December 17, 2016 – March 14, 2017
We arrived in time for my birthday mid-December, and we stayed long enough to see the earliest spring flowers bloom. The daffodils, the fruit trees, the purple henpecked flowers that my Aunt Cheryl says mean that it’s almost time to start mowing the lawn again, and the service berries. My grandma tells me that when the service berries bloom, the cold ground has thawed enough to get all the coffins out of the barn from throughout the winter and finally bury them. Funeral service time – hence the name of the tree, service berry. We were here for a 68 degree Christmas Day with the front door propped open. We were here on more than one night cold enough to freeze some pipes. We were here for a rare, wonderful January snow day, and an 80 degree day in February when we got out our tank tops. We were here for a couple of nights of tornado watches, and lots of chances to hear the Wednesday noon tornado siren test. It rained on March 1st which locals claim means it will rain 15 days in March. This seemed to hold true, and meant a one day delay in our departure as we waited for the muddy hillside we parked on to dry out enough for our 2WD diesel to back up it successfully to hook up our trailer.
This season of our adventure – this 3 month period of having a “home base” at my parents house – we have begun referring to as Chapter 2. It’s been very different than what we now call Chapter 1, when we spent several months traveling the West Coast & Southwest US. Instead of constant new scenery, we’ve made ourselves comfortable in multiple people’s homes for days at a time. Instead of yet another evening spent packing lunches for national park exploration days, we’ve spent lots of time in conversations around tables cluttered with the aftermath of a delicious meal while kids play in the next room. Instead of experiencing life without the comforts of our community, we’ve spent nearly every single day surrounded by people that we love, hearing about lives and kids and schools and churches. We’ve played music and sung songs; we’ve borrowed jackets and heard new books at bedtime. We have visited grandparents in the nursing home and met the children of childhood friends. We’ve done a lot of things that you take for granted when you live near a lot of family, like go to the grocery store with Mimi and meet her coworkers. With access to Mimi’s kitchen we made things in the oven, even if they bake for a long time, without worrying about using up the propane. We washed things like rugs and quilts that are a pain at laundromats. With access to Pappy’s shop we fixed things that just needed a dab of super glue or JB weld or that one size of alan wrench that we don’t have.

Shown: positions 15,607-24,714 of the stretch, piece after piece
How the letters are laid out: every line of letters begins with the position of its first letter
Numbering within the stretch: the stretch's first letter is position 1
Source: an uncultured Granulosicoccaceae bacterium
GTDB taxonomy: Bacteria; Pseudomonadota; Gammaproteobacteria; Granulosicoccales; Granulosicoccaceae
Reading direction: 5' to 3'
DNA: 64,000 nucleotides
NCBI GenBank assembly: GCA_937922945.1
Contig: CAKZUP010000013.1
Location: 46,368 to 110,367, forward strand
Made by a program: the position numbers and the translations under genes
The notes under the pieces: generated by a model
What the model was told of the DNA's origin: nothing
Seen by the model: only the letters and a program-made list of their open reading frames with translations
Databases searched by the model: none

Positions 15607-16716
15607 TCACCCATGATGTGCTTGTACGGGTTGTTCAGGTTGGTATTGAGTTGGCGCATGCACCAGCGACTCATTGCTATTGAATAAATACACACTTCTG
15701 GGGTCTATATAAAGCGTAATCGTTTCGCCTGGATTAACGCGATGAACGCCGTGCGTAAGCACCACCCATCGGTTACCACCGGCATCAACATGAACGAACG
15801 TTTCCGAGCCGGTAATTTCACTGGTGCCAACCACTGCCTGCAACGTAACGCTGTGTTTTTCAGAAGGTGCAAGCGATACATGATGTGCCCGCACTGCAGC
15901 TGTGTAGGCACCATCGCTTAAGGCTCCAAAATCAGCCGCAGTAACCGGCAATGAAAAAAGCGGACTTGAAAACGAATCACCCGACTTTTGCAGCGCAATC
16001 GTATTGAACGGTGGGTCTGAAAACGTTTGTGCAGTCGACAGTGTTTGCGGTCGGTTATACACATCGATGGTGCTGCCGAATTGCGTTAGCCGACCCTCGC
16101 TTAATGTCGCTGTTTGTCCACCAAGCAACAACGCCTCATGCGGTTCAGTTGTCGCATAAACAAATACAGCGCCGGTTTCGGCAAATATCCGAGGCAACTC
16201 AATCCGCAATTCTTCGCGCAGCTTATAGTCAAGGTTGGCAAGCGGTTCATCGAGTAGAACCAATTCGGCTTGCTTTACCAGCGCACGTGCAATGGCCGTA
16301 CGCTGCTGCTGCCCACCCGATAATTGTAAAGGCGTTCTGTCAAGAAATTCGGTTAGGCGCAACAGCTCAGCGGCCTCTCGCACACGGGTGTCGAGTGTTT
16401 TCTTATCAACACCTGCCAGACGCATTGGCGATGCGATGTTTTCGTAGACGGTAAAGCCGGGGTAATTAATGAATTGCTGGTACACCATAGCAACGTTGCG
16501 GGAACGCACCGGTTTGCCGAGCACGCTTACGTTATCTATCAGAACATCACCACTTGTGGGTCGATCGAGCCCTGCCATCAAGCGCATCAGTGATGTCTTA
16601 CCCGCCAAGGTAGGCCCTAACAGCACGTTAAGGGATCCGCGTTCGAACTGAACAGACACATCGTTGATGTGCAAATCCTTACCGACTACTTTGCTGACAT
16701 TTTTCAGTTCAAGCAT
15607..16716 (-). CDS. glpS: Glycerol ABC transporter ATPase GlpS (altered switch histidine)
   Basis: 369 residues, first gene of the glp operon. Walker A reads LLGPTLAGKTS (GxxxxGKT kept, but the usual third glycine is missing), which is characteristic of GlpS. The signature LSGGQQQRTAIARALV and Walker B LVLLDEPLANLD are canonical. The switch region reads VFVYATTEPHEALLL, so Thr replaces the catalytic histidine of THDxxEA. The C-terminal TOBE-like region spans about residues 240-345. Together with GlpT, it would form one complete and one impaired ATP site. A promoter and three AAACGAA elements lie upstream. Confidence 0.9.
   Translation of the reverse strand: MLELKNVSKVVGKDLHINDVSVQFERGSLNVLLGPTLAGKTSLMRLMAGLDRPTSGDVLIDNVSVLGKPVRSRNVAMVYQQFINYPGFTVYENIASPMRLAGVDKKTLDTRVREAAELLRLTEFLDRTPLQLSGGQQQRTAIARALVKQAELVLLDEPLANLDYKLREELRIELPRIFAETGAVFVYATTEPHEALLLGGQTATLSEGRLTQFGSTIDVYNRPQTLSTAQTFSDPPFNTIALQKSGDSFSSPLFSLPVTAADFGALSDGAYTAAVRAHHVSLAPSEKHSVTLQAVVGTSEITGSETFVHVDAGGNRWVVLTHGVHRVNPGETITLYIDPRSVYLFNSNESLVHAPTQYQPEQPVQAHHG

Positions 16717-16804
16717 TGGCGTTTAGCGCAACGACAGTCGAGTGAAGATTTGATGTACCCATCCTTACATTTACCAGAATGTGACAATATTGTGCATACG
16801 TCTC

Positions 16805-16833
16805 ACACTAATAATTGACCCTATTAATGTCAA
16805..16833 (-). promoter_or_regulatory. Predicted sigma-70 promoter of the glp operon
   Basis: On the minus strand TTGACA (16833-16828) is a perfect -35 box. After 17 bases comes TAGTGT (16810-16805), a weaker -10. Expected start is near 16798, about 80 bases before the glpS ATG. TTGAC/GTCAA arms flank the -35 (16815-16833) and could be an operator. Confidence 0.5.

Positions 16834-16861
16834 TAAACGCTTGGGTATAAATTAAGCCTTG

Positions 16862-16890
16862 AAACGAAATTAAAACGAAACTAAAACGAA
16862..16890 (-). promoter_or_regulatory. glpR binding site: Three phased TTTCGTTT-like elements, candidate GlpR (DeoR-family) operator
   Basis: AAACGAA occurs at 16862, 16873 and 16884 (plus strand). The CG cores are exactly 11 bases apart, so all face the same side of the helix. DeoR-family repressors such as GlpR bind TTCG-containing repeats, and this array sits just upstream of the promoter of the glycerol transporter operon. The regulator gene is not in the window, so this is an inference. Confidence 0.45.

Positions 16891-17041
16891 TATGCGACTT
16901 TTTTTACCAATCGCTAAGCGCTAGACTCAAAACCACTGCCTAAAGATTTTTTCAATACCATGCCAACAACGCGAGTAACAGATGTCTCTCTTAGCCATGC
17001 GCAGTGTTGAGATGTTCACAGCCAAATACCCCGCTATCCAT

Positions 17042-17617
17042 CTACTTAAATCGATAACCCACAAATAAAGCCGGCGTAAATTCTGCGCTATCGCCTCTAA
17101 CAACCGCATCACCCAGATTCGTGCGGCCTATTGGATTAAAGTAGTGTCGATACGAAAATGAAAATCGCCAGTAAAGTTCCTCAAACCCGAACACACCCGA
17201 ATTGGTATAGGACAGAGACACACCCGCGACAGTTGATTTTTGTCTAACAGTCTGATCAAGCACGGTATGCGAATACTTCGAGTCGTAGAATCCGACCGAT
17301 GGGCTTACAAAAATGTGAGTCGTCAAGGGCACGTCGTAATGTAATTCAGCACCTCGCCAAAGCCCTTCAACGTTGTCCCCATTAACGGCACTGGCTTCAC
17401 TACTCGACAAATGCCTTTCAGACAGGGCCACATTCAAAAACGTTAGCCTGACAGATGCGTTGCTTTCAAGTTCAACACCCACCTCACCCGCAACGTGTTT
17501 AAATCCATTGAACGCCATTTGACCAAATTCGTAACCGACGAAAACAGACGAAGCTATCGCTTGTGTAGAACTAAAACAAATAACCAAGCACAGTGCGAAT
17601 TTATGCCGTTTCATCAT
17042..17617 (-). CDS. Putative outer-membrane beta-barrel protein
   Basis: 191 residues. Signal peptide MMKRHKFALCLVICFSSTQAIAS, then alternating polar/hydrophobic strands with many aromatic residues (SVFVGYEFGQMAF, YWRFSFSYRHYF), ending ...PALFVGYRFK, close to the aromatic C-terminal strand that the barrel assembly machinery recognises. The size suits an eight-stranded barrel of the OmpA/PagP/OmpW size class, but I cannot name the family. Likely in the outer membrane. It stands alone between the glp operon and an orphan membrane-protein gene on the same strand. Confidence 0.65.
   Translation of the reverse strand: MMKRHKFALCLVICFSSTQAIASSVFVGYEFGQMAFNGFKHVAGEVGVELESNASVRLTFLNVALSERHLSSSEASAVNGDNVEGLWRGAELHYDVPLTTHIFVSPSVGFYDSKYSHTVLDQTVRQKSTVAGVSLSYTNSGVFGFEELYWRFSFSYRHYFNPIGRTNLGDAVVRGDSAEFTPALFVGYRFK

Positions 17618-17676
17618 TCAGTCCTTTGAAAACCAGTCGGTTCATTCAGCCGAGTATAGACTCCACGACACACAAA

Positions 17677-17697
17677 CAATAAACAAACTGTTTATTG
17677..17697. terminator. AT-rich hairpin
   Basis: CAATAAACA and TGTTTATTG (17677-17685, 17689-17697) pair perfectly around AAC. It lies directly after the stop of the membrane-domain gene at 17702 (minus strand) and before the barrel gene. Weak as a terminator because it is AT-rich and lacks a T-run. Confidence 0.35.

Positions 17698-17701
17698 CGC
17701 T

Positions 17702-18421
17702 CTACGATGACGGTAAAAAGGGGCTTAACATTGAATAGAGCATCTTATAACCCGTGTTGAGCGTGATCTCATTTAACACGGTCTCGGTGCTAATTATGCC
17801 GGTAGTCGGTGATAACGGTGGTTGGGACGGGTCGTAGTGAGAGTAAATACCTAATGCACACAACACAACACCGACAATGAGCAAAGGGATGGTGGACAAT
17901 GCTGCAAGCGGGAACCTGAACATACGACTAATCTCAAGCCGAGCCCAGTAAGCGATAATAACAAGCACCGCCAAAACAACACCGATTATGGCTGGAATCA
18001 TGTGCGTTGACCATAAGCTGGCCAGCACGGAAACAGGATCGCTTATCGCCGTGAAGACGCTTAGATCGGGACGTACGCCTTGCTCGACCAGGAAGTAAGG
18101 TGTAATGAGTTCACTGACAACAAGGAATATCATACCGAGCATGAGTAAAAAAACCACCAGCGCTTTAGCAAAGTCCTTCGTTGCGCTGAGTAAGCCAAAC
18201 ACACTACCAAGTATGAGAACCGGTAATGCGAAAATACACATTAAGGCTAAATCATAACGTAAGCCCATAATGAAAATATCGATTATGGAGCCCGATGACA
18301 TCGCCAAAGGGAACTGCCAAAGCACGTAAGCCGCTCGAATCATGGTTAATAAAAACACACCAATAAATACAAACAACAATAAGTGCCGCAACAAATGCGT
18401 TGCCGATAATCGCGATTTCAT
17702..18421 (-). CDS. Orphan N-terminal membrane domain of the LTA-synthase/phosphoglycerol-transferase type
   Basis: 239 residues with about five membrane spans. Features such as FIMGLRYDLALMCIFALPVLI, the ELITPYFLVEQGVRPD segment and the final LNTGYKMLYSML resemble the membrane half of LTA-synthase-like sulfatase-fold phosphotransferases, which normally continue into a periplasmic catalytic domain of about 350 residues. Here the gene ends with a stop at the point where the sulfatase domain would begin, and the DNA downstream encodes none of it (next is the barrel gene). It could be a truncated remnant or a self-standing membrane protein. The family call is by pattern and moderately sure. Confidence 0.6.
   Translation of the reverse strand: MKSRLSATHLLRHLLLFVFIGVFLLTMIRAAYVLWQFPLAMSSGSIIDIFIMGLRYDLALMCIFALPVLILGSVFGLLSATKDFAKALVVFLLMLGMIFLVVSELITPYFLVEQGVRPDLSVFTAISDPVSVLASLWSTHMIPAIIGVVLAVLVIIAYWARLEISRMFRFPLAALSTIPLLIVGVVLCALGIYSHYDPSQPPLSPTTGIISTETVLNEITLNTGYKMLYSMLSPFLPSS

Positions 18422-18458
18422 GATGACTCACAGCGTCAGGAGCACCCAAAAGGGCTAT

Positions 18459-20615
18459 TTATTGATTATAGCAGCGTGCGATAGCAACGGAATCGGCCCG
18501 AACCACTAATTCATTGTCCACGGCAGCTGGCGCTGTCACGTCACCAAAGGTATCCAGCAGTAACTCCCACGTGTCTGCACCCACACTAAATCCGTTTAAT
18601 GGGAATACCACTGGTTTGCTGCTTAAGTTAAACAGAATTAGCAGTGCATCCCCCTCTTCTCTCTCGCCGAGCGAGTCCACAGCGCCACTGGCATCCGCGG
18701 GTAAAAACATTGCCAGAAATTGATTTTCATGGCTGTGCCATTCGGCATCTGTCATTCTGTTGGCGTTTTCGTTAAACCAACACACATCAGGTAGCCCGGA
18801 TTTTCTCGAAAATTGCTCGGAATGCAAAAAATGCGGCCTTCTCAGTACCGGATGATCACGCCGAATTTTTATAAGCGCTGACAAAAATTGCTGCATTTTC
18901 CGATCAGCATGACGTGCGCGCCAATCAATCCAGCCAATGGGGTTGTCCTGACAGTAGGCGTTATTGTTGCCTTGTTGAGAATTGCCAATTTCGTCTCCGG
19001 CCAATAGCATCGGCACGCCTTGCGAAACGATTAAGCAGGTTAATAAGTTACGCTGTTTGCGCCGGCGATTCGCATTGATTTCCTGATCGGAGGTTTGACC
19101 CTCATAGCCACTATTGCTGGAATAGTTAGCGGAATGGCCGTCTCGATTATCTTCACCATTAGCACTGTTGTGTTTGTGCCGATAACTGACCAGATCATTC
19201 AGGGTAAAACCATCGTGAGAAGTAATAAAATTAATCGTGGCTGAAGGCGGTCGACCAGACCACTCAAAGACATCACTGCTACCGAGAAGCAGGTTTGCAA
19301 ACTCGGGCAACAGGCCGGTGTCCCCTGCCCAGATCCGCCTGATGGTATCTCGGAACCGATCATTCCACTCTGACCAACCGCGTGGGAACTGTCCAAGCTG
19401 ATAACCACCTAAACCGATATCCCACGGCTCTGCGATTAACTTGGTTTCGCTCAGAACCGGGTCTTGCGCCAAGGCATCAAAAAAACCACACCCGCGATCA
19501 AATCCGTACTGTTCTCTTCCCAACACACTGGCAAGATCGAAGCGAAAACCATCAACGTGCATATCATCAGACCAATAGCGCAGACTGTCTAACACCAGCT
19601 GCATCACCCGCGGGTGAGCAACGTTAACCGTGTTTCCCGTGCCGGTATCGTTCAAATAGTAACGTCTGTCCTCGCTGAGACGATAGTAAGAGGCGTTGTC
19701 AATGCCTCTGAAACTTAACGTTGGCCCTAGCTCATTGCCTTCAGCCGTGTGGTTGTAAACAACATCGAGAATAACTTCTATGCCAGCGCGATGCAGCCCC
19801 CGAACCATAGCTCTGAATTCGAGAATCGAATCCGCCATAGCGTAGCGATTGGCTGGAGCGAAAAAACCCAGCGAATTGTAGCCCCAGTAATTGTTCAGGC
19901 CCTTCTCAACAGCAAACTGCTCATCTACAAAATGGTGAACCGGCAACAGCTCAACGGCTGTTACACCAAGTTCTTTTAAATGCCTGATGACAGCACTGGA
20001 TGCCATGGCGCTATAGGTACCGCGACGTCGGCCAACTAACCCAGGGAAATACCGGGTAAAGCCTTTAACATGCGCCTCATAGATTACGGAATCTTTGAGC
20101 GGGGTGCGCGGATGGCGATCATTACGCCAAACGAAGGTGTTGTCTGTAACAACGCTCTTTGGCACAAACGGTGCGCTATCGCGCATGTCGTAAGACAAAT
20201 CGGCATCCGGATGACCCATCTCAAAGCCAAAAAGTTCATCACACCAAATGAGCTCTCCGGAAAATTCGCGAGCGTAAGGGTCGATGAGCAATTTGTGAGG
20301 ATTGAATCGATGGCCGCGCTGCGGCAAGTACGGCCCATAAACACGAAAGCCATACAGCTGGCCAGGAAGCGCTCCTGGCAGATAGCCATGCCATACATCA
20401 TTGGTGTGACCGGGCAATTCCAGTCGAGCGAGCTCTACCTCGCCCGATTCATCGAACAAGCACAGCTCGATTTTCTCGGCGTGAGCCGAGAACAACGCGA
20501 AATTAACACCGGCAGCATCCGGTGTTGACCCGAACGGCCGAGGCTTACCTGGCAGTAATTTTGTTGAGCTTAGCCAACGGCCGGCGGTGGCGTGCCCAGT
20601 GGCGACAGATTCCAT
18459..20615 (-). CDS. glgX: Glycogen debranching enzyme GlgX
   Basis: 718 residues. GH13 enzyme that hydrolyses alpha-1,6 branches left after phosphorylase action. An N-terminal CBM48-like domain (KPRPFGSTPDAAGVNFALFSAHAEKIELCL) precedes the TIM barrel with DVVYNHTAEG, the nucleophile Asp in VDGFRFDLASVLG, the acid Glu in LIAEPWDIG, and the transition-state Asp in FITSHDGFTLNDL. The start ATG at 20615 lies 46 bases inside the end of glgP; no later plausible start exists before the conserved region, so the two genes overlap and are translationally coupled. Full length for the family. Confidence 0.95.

The trips that we’ve taken to see friends and family from this home base have also been a real treasure. We’ve visited people that we’ve kept up with closely over the years, and others that we hadn’t spoken with since 2004. We’ve seen little vignettes into the way other families do life – how they make their coffee in the morning, how they put their kids to bed, the type of foods that they eat, and wifi passwords. These moments have been as long as 10 days, and as brief as a few hours. But getting to sit on the couches of friends, hearing about successes and failures and parenthood, and getting to spend even just a few hours inside these homes has been better than a thousand Facebook posts. Being almost constantly hosted by other people has been exhausting and sometimes frustrating, and I’m very ready to get back to life out in our RV. But it’s also been wonderful, and I wouldn’t trade these experiences for anything.